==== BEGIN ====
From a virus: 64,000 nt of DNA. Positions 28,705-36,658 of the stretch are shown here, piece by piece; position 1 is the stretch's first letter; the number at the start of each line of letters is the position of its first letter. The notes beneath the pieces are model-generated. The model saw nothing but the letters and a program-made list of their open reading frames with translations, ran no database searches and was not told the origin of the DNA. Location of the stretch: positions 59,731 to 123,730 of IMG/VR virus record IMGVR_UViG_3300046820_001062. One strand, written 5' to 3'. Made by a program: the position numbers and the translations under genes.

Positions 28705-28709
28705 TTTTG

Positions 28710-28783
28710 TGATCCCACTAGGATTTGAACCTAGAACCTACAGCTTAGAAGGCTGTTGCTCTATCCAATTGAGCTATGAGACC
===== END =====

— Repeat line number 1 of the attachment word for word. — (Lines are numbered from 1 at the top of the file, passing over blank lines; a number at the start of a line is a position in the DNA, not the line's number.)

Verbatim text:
From a virus: 64,000 nt of DNA. Positions 28,705-36,658 of the stretch are shown here, piece by piece; position 1 is the stretch's first letter; the number at the start of each line of letters is the position of its first letter. The notes beneath the pieces are model-generated. The model saw nothing but the letters and a program-made list of their open reading frames with translations, ran no database searches and was not told the origin of the DNA. Location of the stretch: positions 59,731 to 123,730 of IMG/VR virus record IMGVR_UViG_3300046820_001062. One strand, written 5' to 3'. Made by a program: the position numbers and the translations under genes.